Knowing that his father had spent many years on Tillamook Rock, Eric was eager to see every nook and cranny of the building, and he importuned his uncle to go with him over the structure. But, although the inspector and the light-keeper were brothers, the trip was an official one, and his uncle deputed one of the assistant light-keepers to show the lad around.

Eric was not slow in making use of his time. He climbed up to the lantern and saw for himself close at hand the lens he had so often heard described, astonishing his guide with all sorts of questions. Most of these showed an extraordinary knowledge of lights and lighthouses, in which a mass of information was combined with utter ignorance of detail. This was due to the boy's long acquaintance with the Lighthouse Service through the several members of his family who had served in it.

"You know," said Eric, "I had the idea that Tillamook Rock would seem a lot higher, when one was on top of it. When you look at it from the sea, it stands up so sheer and straight that it seems almost like a mountain."

"Well, lad," the assistant-keeper answered, "it is tolerable high. It's nigh a hundred feet to the level o' the rock, an' the light's another forty. It's none too high, at that."

"Why? The sea can't hurt you much, this high up!" said Eric, leaning over the railing of the gallery around the light and looking down. "Even a twenty-foot wave's a big one, and you're six or seven times as high up as that."

"You think we're sort o' peacefully floatin' in a zone o' quiet up here? You've got to revise your notion o' the Pacific quite a much! Neptoon can put up a better article of fight right around this same spot here than anywheres else I know. Maybe you didn' hear o' the time the sea whittled off a slice o' rock weighin' a ton or so and sort o' chucked it at the light?"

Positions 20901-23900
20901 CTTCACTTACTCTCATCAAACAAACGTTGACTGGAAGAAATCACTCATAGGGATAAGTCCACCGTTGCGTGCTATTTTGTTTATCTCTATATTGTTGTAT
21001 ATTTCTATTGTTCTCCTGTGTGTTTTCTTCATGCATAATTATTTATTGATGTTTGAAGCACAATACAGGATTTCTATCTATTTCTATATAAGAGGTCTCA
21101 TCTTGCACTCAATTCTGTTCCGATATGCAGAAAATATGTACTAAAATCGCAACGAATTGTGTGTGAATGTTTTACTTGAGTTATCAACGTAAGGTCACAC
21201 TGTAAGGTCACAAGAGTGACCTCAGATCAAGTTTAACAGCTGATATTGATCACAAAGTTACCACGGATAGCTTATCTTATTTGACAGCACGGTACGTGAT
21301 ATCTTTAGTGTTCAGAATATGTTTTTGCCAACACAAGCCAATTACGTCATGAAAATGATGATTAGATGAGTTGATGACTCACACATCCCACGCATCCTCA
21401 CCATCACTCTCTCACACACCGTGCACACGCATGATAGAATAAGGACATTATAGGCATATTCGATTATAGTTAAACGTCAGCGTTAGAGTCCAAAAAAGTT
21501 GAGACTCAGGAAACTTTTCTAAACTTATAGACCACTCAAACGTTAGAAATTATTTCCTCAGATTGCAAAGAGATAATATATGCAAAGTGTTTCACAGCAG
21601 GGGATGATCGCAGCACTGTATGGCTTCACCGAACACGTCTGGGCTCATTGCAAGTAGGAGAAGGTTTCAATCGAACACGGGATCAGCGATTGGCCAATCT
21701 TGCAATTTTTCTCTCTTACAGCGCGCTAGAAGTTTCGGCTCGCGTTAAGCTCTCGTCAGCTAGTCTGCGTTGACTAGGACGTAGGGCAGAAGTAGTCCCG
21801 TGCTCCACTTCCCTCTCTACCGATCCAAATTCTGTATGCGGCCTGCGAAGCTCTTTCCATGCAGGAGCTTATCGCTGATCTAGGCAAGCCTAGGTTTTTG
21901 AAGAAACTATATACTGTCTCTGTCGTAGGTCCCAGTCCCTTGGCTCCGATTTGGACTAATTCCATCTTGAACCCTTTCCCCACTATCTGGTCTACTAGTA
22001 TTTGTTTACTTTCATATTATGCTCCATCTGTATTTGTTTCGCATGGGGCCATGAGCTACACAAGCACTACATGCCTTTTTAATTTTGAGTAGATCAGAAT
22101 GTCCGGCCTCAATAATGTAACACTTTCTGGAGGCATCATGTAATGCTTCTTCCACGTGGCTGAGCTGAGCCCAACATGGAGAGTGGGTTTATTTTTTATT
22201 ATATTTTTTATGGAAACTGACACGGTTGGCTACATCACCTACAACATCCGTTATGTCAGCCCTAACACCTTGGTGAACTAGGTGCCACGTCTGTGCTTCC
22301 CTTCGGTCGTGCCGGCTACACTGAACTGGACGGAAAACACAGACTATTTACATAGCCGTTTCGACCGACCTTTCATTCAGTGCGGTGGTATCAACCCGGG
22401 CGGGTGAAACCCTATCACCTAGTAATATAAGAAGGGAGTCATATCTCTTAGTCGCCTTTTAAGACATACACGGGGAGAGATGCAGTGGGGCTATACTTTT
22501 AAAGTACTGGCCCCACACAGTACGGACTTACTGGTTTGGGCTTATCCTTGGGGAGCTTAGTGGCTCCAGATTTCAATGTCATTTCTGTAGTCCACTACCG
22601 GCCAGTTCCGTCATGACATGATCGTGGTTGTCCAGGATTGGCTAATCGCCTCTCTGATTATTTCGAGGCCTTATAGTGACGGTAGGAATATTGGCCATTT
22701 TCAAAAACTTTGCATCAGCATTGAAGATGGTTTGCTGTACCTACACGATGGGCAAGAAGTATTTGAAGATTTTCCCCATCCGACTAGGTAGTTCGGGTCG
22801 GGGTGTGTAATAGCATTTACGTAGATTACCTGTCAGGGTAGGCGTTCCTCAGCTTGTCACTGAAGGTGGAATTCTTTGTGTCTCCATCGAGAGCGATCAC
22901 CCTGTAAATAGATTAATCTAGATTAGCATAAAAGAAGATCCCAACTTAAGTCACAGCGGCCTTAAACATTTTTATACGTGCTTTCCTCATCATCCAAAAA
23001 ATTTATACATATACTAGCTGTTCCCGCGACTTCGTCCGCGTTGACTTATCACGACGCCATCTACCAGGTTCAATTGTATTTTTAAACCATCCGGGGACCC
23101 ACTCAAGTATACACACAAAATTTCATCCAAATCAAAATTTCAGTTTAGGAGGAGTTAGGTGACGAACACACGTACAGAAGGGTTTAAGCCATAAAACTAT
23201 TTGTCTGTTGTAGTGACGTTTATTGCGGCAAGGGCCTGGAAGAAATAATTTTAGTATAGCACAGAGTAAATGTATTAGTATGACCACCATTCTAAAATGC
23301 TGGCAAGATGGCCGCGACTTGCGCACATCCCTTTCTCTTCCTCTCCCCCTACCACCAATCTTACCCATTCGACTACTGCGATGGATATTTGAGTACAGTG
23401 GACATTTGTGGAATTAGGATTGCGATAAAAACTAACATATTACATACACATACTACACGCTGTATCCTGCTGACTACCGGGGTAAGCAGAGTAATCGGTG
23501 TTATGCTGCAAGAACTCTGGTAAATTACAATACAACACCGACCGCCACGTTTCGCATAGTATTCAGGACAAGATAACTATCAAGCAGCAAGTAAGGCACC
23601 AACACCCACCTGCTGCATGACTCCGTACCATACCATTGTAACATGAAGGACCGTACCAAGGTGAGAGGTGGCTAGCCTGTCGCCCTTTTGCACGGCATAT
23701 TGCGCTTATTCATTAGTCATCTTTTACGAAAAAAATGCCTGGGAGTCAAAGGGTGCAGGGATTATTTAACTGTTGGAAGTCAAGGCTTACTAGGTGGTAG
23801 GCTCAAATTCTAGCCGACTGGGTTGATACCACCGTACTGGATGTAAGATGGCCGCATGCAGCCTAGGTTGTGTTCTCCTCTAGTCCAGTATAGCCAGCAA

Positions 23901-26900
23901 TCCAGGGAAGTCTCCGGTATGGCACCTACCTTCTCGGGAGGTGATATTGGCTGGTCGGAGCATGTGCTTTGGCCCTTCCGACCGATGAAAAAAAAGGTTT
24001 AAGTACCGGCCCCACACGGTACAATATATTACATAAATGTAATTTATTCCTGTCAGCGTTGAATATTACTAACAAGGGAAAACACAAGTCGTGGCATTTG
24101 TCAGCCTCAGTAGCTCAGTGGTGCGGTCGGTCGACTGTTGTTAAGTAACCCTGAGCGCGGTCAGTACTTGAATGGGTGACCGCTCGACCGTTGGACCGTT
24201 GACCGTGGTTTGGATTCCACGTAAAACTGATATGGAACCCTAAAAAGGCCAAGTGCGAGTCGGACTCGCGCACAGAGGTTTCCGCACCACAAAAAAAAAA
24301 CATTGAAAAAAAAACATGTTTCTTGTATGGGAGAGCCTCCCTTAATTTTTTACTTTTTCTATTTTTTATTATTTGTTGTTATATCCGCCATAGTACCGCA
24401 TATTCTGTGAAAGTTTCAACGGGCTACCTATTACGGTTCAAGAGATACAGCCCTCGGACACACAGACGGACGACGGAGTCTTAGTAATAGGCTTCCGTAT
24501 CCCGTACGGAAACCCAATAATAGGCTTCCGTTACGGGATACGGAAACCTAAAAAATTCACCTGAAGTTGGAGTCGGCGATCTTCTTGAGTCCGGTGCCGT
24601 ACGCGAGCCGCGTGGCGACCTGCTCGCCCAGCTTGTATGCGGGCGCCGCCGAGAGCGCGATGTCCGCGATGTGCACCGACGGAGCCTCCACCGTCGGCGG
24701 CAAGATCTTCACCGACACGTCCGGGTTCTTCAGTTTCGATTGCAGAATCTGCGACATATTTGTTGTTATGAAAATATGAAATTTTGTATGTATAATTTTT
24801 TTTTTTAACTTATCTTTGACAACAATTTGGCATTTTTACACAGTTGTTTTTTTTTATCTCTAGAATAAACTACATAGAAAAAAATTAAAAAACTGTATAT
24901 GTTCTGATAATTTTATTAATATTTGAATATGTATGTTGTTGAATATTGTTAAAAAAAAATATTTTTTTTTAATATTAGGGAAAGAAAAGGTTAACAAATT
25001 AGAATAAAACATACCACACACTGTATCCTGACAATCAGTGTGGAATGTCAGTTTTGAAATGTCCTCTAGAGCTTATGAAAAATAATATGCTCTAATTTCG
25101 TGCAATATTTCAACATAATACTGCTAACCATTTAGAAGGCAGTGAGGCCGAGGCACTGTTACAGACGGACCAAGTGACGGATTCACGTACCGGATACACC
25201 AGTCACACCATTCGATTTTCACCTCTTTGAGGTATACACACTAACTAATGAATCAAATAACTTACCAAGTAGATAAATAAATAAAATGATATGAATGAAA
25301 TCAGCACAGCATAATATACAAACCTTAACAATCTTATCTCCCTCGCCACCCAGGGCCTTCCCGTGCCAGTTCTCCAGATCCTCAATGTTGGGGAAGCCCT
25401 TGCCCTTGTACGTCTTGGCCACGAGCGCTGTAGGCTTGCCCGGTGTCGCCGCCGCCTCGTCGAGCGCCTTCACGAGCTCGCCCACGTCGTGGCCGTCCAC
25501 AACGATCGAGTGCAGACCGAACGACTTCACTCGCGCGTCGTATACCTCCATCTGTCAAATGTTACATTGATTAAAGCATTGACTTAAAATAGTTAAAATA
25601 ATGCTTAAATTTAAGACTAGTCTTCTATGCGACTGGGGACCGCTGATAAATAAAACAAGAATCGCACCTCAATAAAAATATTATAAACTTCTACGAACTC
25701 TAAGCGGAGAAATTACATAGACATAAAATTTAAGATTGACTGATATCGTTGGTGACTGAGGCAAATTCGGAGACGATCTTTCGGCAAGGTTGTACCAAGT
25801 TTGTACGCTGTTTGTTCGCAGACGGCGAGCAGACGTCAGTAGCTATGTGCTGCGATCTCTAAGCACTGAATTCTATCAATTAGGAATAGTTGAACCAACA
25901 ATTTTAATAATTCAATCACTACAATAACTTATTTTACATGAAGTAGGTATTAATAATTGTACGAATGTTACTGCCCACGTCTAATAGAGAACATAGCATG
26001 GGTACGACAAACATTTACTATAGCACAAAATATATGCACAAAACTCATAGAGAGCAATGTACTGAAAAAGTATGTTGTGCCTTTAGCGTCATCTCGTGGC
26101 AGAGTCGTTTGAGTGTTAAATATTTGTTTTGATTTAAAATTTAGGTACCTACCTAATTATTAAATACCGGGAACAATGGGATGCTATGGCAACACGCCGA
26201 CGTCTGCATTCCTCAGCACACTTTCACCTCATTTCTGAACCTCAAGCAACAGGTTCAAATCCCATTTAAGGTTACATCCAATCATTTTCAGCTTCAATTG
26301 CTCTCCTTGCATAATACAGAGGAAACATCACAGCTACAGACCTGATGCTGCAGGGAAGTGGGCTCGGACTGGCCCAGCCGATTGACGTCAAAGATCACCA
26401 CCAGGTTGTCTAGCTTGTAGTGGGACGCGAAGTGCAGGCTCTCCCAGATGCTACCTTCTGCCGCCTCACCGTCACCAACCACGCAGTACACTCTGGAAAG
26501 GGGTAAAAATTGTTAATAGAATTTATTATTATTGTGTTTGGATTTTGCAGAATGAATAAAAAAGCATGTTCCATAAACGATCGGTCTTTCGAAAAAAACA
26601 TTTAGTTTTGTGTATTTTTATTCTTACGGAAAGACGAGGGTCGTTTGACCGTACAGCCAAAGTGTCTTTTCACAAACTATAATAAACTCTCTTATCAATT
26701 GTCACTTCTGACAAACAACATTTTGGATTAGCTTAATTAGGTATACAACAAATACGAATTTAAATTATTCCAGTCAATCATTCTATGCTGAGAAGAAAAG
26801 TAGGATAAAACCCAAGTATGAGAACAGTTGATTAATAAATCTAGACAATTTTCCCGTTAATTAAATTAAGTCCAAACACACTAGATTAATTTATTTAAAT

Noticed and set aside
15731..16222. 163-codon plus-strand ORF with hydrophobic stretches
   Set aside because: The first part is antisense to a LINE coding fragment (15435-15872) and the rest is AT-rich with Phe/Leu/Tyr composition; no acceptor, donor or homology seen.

"No," said Eric, "I never heard a word about it. When was it?"

"Nigh about twelve years ago," the light-keeper said reminiscently. "It was the winter I got sick, an' I've got that night stuck good an' fast in my think-bank. There was a howlin' nor'wester comin' down. She'd been blowin' plenty fresh for a couple o' weeks, but instead o' letting up, the sea kep' on gettin' more wicked. The way some o' the big ones would come dashin' in an' shinnin' up the rock as if they were a-goin' to snatch the buildin' down, was sure wearin' on the nerves. That winter, there was more'n once I thought the sea was goin' to nip off the lighthouse like a ball takin' off the last pin in a bowlin' frame."

"Dashing up against the lighthouse!" exclaimed the boy. "Aren't you putting that on a bit? Why you're over a hundred feet above sea level."